How to read nutrition labels

Health Canada has produced a number of interactive tools for helping people to understand nutrition labeling and serving size.

How often does the serving size listed on the label correspond to the amount you eat? For example, I’m more of a 2-3 cup of cereal eater. Then again, children might eat only 1 cup.

On American Food Policy (It currently sucks)

I can’t say that I know much about US food policy, but this commentary by Joseph Stiglitz shines a light on things south of the border. The farm bill used to be a benefit to the farmers in the past by helping them during difficult times and was one of the ways more food (and more affordable food) was made available to the American public. But now, the farm bill has morphed into a way for large food corporations to pay farmers less for their product – letting the taxpayer subsidize the farmers’ income while the food corporations make higher margins on the processed food. Then on the consumer side of things, funding for food stamps is decreasing for the next several years. The consumer and farmer are getting screwed while the food corporations are making all of the gains. What inequity.

A related film that I recently had the chance to watch is A Place at the Table, which highlights that many people in the US face hunger on a daily basis, even if it seems like they have a stable job and income. It’s a sad state of affairs. Synopsis (via Wikipedia):

As of 2012, about 50 million Americans were food insecure. This was approximately 1 in 6 of the overall population, with the proportion of children facing food insecurity even higher at about 1 in 4. One in every two children receive federal food assistance. The film sees directors Kristi Jacobson and Lori Silverbush examine the issue of hunger in America, largely through the stories of three people suffering from food insecurity:

If you can find the film, it’s worth watching.

In which I make my own homemade ramen noodles

Update: 2014-08-29: I’ve tried to make these noodles 2 more times with  my recipe below, and found the results to be inconsistent, with varying degrees of yellow-ness, chewiness and alkaline-smellyness (yes, it’s a thing), so i’m not so sure about this recipe anymore. I think it has to do with the bottles of lye i’m using and possibly different pH levels in the solutions.  Feel free to try the recipe and experiment to see if it works for you. And let me know if it does or doesn’t, and what you tried.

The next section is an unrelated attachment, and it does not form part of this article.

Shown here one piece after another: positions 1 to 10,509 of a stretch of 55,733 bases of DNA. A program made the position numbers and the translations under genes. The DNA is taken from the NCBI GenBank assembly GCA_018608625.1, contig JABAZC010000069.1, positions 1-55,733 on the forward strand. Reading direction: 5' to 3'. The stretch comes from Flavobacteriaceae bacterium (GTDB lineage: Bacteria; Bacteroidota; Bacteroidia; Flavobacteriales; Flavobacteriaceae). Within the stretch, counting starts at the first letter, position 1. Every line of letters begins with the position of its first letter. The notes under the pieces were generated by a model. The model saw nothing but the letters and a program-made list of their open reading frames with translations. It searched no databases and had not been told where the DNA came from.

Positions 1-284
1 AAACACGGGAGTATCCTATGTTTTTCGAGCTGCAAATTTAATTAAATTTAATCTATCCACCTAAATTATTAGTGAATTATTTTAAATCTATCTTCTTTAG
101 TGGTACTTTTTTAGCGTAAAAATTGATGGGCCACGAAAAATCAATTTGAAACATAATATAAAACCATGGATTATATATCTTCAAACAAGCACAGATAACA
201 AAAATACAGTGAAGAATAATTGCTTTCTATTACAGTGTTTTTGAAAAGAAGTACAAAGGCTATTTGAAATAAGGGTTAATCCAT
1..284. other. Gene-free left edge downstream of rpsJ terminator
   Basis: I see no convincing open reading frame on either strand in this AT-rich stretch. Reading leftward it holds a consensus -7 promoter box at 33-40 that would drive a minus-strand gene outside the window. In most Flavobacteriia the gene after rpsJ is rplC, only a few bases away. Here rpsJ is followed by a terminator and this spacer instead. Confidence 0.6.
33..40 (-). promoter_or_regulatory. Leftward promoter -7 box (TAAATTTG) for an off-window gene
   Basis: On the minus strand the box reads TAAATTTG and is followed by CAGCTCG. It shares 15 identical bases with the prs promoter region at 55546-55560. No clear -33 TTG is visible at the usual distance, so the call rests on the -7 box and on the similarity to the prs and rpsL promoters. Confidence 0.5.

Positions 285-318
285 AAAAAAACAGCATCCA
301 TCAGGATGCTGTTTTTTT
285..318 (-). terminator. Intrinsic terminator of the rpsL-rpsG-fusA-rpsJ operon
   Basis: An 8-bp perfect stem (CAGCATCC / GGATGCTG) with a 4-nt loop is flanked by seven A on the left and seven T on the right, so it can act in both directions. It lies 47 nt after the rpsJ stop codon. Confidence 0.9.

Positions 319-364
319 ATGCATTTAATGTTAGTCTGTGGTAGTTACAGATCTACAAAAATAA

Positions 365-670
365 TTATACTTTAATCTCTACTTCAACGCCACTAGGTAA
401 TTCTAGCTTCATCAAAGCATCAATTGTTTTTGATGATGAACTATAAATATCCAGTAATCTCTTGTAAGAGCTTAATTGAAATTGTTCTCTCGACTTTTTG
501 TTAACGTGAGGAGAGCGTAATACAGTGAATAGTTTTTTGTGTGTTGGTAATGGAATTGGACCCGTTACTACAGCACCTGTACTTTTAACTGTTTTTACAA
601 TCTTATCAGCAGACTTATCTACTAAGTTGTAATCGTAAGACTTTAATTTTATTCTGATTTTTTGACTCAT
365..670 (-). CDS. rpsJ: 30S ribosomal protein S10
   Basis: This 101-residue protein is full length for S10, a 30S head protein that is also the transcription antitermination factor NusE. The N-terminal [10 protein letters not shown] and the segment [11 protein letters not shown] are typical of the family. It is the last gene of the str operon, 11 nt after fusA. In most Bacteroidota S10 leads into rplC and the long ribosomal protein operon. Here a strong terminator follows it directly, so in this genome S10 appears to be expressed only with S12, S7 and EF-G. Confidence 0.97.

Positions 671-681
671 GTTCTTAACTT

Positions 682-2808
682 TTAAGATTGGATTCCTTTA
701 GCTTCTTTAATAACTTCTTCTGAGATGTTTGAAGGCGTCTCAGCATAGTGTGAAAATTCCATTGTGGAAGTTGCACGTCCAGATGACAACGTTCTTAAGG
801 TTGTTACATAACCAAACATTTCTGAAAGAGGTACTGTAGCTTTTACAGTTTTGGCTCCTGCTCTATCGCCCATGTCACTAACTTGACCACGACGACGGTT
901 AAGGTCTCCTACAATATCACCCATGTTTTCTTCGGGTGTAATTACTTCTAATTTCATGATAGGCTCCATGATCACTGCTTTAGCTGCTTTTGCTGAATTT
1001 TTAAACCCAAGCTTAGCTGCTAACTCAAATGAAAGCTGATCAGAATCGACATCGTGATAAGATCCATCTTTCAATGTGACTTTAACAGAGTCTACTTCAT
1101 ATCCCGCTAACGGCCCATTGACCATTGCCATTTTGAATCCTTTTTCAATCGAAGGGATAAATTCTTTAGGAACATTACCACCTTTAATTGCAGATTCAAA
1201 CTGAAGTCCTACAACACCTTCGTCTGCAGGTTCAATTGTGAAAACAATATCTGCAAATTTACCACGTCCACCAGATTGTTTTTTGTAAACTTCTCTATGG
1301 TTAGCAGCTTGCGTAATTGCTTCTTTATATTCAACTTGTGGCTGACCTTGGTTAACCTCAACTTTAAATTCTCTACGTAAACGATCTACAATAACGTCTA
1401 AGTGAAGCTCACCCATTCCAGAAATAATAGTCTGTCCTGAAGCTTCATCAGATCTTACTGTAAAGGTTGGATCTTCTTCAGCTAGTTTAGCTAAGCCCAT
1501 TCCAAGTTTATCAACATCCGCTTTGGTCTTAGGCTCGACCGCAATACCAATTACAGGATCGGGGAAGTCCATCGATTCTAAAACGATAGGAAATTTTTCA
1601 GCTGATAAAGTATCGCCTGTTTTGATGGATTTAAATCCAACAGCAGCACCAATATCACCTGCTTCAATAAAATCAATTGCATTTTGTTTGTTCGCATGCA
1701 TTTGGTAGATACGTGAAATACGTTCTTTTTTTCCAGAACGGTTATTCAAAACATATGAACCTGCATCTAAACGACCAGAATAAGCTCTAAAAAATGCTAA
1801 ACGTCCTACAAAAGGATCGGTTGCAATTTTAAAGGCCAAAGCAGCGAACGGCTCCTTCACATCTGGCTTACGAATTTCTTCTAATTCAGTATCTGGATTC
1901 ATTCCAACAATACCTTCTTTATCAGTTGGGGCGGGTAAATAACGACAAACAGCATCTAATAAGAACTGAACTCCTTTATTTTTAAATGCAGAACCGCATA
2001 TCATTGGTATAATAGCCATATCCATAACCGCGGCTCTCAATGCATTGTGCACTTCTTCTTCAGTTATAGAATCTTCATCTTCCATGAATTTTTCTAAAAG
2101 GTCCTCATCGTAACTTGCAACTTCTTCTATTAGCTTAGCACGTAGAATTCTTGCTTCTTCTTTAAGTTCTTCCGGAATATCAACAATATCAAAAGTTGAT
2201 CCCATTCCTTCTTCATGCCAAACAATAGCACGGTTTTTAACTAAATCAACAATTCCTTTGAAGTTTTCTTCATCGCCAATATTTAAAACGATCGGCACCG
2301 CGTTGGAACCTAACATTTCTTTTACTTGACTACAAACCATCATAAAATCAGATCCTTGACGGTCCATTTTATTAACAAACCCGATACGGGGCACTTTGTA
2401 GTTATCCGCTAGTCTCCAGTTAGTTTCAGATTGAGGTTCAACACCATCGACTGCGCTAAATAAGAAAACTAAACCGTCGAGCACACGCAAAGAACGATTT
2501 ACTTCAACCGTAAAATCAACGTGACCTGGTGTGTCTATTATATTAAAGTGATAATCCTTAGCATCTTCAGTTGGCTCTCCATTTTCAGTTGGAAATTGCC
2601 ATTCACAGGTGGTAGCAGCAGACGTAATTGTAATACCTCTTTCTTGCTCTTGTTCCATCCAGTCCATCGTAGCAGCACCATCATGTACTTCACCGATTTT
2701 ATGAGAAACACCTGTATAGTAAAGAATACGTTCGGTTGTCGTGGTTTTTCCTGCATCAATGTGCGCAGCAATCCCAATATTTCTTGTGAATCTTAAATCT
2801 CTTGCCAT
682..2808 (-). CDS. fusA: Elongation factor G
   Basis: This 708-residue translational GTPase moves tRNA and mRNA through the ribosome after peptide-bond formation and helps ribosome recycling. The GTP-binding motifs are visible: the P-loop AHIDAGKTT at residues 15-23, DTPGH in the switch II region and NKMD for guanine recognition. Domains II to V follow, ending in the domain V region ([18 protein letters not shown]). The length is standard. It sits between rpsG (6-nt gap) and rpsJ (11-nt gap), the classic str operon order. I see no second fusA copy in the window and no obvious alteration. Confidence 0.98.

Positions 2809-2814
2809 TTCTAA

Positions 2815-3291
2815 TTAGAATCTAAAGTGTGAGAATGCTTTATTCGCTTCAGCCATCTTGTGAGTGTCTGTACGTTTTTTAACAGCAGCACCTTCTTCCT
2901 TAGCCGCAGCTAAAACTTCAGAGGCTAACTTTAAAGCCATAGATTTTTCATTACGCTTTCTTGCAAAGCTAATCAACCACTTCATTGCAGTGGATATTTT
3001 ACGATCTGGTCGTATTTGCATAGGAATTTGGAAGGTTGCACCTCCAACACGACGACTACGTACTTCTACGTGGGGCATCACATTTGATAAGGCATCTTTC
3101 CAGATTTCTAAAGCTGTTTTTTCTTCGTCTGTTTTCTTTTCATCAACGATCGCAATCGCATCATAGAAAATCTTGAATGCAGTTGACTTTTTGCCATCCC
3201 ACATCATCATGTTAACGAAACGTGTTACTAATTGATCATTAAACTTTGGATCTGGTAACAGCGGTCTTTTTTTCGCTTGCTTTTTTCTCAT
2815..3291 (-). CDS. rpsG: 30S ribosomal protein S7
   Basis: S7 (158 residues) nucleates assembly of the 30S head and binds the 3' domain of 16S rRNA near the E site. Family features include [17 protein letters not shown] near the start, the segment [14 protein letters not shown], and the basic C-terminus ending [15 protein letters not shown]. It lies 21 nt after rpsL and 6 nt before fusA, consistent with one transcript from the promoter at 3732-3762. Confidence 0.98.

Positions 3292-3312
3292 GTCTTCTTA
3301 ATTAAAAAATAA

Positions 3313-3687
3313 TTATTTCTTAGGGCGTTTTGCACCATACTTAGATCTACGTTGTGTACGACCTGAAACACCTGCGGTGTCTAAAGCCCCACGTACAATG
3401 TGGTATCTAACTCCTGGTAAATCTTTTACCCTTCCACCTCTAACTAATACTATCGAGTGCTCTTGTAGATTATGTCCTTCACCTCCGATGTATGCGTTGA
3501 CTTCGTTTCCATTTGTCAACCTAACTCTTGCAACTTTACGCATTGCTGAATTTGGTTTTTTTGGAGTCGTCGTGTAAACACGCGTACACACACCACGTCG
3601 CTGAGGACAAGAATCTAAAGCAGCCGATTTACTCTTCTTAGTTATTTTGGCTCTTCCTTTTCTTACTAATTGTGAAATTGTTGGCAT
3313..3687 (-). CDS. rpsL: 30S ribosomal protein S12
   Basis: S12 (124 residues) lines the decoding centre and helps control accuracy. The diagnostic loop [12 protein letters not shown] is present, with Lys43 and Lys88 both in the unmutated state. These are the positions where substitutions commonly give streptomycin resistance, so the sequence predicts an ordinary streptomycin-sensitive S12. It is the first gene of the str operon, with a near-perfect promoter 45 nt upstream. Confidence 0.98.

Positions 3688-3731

So I had this grand notion to make ramen noodles. I love ramen, and I doubt that I would ever have the time to make the full pork broth that the noodles are served in, but at least I could try making the noodles, right?

It started off with me reading about miso noodles* several months ago and trying to roll out some noodles by hand –  it’s a bit of work, but rewarding nonetheless. The noodles were delicious, coated in a brown butter sauce. I would do it again even if I didn’t have a pasta roller handy, but the pasta roller makes it so simple. Especially since it doesn’t really require any cleaning, besides dusting it off after use.

So a few weeks ago I received, as a gift from my lovely partner, a pasta roller. And a few weeks before that, I had purchased some Buenas brand lye water for the purpose of making ramen noodles.

Lye water is an alkaline solution that when added to high protein flour acts to make the gluten more chewy – well, not actually chewy but having more bite. It also gives the noodles a more silky texture, and makes the noodle hold together better in the soup – it doesn’t disintegrate unless it’s been in the soup for a long time.

I used the widely read recipe from and had to do some tests, considering that the alkaline solution I was using was of a different brand.

makes enough noodles for 4 bowls
300 grams bread flour (about 2 cups)
1/2 cup warm water
1 teaspoon Koon Chun** Potassium Carbonate & Sodium Bi-Carbonate (kansui)

That recipe, using the Buenas lye water, was not enough to even turn the colour of the noodles. I was hoping for a yellow dough, but this was all I got:


After adding first 1 teaspoon, 2 teaspoons, 4, 8, etc, I realized that not even that many teaspoons was enough to make the noodles turn yellow. I ended with trial #7 by adding a half cup of of the lye water and a teaspoon of water. The dough is wrapped and left to rest for at least an hour before rolling and cutting. With all of the prep for each of the trials, #1 had rested for maybe two hours before I got to rolling and cutting it.




After all of the rolling and cutting of the dough, I boiled up some water and boiled samples of each trial batch for 2 minutes. (Ideally I’d have used 7 different pots of boiling water, but I think even that’s going too far for me.) With the taste testing done, it turned out that trial #7 with the most usage of lye water was the best noodle, with perfect chewiness and slipperyness to the noodle. The recipe is below:

makes enough noodles for 4 bowls
300 grams bread flour (about 2 cups)
1/2 cup Buenas Lye Water
1 teaspoon water

* The book Ideas in Food is a great resource on why different cooking methods work for different applications, with practical recipes that elucidate those methods.

** I just so happened to find and purchase a bottle of the Koon Chun brand of lye water. Initial testing of the homemade ramen noodle recipe has not worked for me and I think a LOT more of the Koon Chun solution is required than is given in that recipe. I’ll update when I get to making more of the noodles and figuring out the optimal ratio of water to alkaline solution.